Everything changes

A scenic spot on the Noyo Headlands

It took me a few decades, but last May I finally returned to Fort Bragg in Mendocino County for the first time since I was a kid. Even though on this occasion we were only passing through and I didn’t have much time to look around, it was still great to see this part of the Northern California coast again. Inevitably, so much has changed over the years the town is like an entirely different place to the Fort Bragg of my (admittedly very vague) memories.

Pudding Creek Trestle seen from Highway 1

I seem to recall being very young — maybe 5 or 6 years old — and staying with my family at a small motel along the highway in or very near Fort Bragg. The main thing that stuck in my mind about this place was the breezeway leading to a sandy trail — and what seemed at the time a fairly long hike that took us through some sort of a tunnel and eventually to a beach. There’s no telling now where that might have been, although one possibility is somewhere near Pudding Creek.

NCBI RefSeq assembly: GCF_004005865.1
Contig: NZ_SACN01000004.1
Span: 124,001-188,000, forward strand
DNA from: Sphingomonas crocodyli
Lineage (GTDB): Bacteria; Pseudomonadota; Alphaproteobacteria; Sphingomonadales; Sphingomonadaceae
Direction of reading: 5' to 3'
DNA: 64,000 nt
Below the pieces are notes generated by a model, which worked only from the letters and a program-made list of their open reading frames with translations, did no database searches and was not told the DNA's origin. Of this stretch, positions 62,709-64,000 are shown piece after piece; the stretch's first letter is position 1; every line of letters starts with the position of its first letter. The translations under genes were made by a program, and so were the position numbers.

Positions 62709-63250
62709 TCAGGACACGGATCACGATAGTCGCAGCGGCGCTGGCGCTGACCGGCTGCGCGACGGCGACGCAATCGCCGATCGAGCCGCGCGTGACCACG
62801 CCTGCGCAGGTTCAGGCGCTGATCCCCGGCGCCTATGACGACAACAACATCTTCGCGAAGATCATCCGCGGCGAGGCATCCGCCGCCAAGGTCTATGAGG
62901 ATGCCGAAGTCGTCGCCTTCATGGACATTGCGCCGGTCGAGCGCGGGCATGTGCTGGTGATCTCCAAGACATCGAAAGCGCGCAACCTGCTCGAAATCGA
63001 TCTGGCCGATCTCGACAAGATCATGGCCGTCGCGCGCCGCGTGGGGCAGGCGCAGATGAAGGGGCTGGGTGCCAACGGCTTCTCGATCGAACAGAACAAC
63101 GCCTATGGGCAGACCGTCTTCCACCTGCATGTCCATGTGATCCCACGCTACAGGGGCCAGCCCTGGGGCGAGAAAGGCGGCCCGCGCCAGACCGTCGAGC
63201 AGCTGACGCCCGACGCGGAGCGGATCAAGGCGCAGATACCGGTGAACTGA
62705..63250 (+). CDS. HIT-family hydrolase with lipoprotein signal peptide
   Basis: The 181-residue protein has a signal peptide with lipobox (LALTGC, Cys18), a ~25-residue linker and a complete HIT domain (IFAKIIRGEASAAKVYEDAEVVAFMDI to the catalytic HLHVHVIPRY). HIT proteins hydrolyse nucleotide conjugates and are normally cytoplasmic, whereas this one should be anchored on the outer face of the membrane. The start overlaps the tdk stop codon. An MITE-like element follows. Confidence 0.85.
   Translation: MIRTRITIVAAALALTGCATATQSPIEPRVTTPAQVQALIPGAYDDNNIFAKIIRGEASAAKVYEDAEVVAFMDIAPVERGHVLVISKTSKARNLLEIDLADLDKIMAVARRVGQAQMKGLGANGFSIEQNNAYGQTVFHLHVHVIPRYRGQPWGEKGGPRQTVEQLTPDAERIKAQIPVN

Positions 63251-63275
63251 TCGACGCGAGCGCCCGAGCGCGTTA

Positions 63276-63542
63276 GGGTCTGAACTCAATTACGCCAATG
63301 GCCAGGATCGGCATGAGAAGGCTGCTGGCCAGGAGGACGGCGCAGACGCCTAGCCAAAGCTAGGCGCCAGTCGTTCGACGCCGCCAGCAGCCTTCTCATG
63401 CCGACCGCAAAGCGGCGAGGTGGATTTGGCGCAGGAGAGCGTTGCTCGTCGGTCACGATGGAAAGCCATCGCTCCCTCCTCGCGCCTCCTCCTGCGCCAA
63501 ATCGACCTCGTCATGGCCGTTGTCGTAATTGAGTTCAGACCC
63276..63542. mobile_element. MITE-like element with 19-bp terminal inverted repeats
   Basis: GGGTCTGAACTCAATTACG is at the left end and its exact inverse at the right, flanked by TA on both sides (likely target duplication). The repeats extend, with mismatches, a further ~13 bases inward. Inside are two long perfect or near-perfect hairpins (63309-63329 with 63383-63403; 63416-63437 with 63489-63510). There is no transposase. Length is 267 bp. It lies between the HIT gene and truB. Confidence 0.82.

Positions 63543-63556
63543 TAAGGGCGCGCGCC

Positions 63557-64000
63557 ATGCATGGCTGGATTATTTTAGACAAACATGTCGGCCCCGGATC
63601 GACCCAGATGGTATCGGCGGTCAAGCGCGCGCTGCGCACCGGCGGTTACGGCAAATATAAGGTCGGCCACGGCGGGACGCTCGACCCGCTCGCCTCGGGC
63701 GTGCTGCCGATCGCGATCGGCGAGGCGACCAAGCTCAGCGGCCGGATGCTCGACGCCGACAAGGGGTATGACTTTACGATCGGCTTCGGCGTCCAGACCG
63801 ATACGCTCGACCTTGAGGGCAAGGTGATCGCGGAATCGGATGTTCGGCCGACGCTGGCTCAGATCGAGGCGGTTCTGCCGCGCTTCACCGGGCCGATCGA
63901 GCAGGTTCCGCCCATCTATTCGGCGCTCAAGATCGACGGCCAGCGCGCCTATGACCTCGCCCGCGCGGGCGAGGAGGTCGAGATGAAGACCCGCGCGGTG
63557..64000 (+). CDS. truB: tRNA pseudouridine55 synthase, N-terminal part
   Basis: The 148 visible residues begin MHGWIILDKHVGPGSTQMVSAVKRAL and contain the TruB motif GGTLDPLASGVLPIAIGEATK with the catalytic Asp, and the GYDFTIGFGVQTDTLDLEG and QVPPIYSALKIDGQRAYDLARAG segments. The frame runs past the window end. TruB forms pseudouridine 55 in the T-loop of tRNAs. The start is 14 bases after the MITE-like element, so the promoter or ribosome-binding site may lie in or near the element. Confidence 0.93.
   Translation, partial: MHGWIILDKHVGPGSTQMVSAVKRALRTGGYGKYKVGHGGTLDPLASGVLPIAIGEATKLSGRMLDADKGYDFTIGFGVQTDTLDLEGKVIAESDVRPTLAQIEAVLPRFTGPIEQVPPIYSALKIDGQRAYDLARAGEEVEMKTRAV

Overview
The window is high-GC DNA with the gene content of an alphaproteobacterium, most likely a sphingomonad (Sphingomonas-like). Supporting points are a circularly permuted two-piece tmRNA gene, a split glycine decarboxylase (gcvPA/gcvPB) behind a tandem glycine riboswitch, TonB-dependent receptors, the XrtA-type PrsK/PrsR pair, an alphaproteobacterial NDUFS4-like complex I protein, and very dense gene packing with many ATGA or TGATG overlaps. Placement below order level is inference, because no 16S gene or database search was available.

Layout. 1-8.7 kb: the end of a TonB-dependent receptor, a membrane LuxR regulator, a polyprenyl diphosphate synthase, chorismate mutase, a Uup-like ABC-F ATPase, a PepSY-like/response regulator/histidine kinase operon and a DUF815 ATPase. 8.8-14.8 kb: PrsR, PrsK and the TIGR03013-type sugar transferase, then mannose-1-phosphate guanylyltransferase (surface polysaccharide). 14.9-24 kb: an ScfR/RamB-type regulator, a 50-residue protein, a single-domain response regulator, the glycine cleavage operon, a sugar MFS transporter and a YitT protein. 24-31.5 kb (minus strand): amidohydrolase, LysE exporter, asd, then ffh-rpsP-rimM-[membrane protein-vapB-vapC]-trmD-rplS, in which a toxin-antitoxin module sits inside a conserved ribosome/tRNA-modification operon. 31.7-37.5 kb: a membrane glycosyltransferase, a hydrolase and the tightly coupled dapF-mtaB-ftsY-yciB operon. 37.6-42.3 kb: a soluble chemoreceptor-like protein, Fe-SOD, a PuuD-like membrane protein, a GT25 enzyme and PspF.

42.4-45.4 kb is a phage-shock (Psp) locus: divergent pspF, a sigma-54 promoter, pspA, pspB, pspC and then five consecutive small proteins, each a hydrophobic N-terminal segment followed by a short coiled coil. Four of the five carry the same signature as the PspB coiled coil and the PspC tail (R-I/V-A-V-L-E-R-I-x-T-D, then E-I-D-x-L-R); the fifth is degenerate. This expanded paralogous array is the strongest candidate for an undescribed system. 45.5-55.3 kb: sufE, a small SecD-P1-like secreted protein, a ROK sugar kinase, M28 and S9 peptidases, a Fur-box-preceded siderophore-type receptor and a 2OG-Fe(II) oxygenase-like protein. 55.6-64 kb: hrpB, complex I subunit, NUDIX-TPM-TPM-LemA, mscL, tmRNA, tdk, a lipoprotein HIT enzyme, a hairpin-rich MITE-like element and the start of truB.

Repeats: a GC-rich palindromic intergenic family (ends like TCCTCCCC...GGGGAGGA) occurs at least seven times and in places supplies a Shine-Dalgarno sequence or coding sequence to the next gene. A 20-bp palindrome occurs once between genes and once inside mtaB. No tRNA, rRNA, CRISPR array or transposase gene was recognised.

Highway 1 at Laurel Street

Some of Fort Bragg’s original old buildings remain, but sadly a few were lost in the late 1980s due to a rash of arson attacks. The beloved Piedmont Hotel, built in the late 1910s and located near Highway 1 and Laurel, was one victim as well as a number of other popular restaurants and, even more painfully, the town’s City Hall and library which housed over a century of historical records. The whole convoluted story of these events is available to read online in a series of newspaper articles written in 1999.

The former Grey Whale Inn is another historic building, this one sitting at the corner of Highway 1 and West Fir. This lovely old building functioned as a hospital from its opening in 1915 until 1971; since then, it’s changed hands a few times and transitioned from a Bed and Breakfast to a vegan cooking school, and in 2020, a halfway house for veterans. At the moment it appears to be “Permanently Closed.”

I was a little disappointed when I realized the green colored 1947-era deck truss bridge over the Noyo River had been replaced with a more modern concrete structure back in 2002. To me, there was always something a bit romantic about that former bridge (the fifth of a total of six bridges to occupy that spot).

Noyo Bridge in screenshot from Overboard (1987)

South Cliff seen from Noyo Headlands

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